Poster of the Fox Islands Earthquake of 24 June 2011 - Magnitude 7.2
The June 24, 2011 Fox Islands (Aleutian Islands, Alaska) earthquake occurred as a result of faulting within the down-going Pacific slab as it thrusts beneath the North America plate at the Aleutian Trench, in the subduction zone extending to the southwest from Alaska. Though the June 24 earthquake is near the subduction thrust interface in the region, its depth (currently estimated as 63 km) and mechanism (either very shallow or steep normal faulting) both suggest that the earthquake occurred within the subducting plate, beyond the down-dip edge of the coupled zone between North America and the Pacific. At the location of this event, the Pacific plate converges with North America at a rate of approximately 71 mm/yr in a northwesterly direction.
Historically, the section of the Aleutians arc in the vicinity of the June 24 earthquake is less active than other parts of this subduction zone, though it has hosted 11 events of magnitude 6 or greater since the early 1970's, all shallower than the June 24 quake. Few instrumentally recorded earthquakes at the depth of the June 24 event have been as large as M6, though two nearby shocks of M > 7 near the beginning of the twentieth century were also thought to have occurred within the subducting Pacific slab. The shallow subduction zone up-dip of the June 24 earthquake ruptured in the M 8.6 Central Aleutians earthquake of 1957, which spawned a large and damaging tsunami locally, that also impacted the shores of Hawaii and California.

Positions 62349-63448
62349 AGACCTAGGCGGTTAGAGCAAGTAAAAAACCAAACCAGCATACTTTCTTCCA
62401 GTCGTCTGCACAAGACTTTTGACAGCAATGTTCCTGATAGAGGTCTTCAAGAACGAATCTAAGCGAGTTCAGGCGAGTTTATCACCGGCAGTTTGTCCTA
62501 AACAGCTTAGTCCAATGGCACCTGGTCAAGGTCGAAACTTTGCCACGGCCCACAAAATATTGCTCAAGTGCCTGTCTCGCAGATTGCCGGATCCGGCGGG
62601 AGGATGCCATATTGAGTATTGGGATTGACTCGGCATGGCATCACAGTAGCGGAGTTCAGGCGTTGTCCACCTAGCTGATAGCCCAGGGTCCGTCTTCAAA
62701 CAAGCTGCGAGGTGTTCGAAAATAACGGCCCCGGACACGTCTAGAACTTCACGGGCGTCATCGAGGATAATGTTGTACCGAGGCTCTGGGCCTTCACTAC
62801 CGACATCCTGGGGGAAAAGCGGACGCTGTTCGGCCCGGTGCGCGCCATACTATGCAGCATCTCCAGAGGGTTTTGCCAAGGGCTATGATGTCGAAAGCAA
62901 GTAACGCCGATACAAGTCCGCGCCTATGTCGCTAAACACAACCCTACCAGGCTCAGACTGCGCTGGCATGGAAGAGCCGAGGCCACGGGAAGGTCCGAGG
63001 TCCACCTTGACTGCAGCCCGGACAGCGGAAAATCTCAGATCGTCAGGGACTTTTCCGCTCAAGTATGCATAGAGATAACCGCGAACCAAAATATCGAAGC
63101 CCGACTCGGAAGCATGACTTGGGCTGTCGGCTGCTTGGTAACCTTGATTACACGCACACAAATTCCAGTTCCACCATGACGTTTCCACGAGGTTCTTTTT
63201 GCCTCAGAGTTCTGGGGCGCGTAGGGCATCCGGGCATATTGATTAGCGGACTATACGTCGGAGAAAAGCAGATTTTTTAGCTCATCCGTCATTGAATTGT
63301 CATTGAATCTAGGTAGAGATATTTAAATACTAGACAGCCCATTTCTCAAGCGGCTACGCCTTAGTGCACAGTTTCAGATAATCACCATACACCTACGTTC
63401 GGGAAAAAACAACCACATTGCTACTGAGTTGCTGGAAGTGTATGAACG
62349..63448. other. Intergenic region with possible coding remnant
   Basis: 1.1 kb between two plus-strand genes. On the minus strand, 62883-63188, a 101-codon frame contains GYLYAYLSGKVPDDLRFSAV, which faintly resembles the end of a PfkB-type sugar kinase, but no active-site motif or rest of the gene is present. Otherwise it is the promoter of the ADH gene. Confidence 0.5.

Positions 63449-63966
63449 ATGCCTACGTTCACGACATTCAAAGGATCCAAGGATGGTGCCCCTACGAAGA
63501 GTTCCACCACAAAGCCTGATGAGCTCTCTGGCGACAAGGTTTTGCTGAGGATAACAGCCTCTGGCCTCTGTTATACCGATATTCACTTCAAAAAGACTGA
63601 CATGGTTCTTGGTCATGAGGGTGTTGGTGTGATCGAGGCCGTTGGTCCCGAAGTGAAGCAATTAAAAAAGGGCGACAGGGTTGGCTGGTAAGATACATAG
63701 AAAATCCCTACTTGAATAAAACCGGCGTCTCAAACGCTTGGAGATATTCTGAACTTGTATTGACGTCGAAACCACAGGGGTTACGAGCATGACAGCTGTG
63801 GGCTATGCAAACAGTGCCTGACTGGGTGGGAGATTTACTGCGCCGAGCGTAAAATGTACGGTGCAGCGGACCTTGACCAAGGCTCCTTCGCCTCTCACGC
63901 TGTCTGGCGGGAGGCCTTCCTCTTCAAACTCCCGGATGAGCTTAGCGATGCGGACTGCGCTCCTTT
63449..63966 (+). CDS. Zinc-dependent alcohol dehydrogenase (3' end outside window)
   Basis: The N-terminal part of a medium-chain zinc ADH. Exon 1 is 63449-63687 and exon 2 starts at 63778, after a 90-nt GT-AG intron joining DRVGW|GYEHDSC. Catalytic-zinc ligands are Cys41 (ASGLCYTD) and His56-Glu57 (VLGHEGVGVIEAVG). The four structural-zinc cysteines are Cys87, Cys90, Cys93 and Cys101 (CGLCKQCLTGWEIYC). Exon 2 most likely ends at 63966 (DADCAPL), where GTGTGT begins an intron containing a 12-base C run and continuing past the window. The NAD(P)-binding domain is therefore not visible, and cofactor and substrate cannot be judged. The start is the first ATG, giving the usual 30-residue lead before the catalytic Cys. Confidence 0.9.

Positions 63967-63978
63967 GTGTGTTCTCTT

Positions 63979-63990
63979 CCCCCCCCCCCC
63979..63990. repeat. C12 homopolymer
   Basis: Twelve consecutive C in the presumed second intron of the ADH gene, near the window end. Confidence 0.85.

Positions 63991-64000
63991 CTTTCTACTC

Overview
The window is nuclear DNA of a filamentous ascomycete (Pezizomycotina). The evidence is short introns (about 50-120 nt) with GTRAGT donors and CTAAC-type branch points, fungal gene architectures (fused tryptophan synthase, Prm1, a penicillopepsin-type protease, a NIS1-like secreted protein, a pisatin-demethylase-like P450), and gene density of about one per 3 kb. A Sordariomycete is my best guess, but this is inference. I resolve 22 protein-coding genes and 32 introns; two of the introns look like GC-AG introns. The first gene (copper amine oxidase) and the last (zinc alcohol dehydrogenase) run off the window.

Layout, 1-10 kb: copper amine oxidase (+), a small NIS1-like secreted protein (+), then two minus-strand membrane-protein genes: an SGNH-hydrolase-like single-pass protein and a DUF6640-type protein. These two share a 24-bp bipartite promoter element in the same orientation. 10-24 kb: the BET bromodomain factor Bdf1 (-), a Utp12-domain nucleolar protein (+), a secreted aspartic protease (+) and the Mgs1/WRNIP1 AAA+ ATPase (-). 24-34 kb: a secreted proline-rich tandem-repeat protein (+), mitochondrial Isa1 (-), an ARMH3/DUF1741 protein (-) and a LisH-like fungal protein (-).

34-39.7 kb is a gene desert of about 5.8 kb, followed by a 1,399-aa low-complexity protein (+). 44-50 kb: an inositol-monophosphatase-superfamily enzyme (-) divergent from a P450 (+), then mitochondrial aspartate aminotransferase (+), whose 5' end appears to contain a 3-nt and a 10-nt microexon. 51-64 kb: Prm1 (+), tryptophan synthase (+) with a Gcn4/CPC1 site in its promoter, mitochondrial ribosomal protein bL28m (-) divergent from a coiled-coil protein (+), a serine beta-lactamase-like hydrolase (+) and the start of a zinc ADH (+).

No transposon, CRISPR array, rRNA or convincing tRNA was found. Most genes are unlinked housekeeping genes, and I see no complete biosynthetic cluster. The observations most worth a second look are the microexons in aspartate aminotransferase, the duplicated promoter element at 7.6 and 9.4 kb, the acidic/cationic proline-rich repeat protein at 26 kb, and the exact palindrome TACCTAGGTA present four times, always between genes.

Increased attention is being paid to this event due to the fact that the recent M 9 Tohoku, Japan earthquake was preceded two days earlier by a nearby M 7.3 foreshock. We note that while both of those Japanese earthquakes occurred on the subduction thrust plate boundary between the Pacific and North American plates, the June 24 Fox Islands earthquake is likely to have occurred within the lithosphere of the down-going Pacific slab, and thus any link to future events on the plate boundary itself is less clear.
Statistically, any large earthquake raises the probability that other events may occur nearby (typically within two fault lengths, or approximately 100 km in this case). While we are unable to precisely evaluate the probability of a larger earthquake occurring in the near future close to the June 24 event, such probabilities are typically low. The USGS will continue to carefully monitor seismicity in the area, paying particular attention to the number and size of subsequent earthquakes that may increase our understanding of the earthquake sequence and of the likelihood that larger, more damaging events may follow.
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